The summer before I began first grade, my parents sat me down and offered me a choice: I could either join the Brownies—which I had been begging to do—or I could start violin lessons. Since I failed to convince my parents to let me do both, I went out on a limb and began playing the violin that fall. Private lessons expanded into weekly Kodály, solfège, repertory class, and orchestra. I was hooked on learning and playing music and the ensemble nature of orchestra. I stopped lessons when I was 16 because performance had become too anxiety-inducing. I remember violently shaking with nerves at every solo performance, so I decided to put the violin down. I took a year off from music, but ended up getting a scholarship to study voice my senior year of high school. That program included private vocal and piano lessons, music theory, repertory classes, out-of-town trips, performances, etc. Somewhere around that time, I saw an actor perform a monologue from [Ntozake Shange’s] “For Colored Girls Who Have Considered Suicide/When the Rainbow Is Enuf.” I was blown away by the writing and the drama of it all, and continued to be into the rigor of the vocal program in which I was enrolled, so I decided against studying law and opted to study art and performance instead.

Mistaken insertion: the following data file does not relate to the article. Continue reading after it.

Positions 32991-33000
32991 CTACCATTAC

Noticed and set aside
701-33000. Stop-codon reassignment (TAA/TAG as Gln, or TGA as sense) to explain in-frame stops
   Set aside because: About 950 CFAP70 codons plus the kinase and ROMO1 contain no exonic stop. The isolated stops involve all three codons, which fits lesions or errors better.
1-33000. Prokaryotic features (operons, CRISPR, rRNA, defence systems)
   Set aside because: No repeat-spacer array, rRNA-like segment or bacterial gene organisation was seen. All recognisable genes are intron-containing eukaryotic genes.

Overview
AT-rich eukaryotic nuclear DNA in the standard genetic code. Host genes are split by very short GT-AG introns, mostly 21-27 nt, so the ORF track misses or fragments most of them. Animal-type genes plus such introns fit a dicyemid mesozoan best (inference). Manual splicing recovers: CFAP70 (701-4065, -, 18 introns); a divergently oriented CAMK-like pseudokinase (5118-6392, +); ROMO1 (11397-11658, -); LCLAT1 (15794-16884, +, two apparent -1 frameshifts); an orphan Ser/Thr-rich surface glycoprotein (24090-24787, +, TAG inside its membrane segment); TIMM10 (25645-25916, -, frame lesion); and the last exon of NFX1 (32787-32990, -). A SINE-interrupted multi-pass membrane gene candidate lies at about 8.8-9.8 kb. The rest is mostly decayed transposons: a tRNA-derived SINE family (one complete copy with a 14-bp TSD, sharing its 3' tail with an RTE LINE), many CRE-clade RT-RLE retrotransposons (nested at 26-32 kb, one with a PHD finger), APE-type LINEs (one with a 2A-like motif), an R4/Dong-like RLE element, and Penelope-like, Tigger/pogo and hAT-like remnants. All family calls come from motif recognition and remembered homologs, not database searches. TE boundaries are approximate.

You’ve studied and worked in both New York and Philadelphia, among other cities. Why do you choose to work and live in Philadelphia? In your experience, what makes the city’s arts scene distinctive?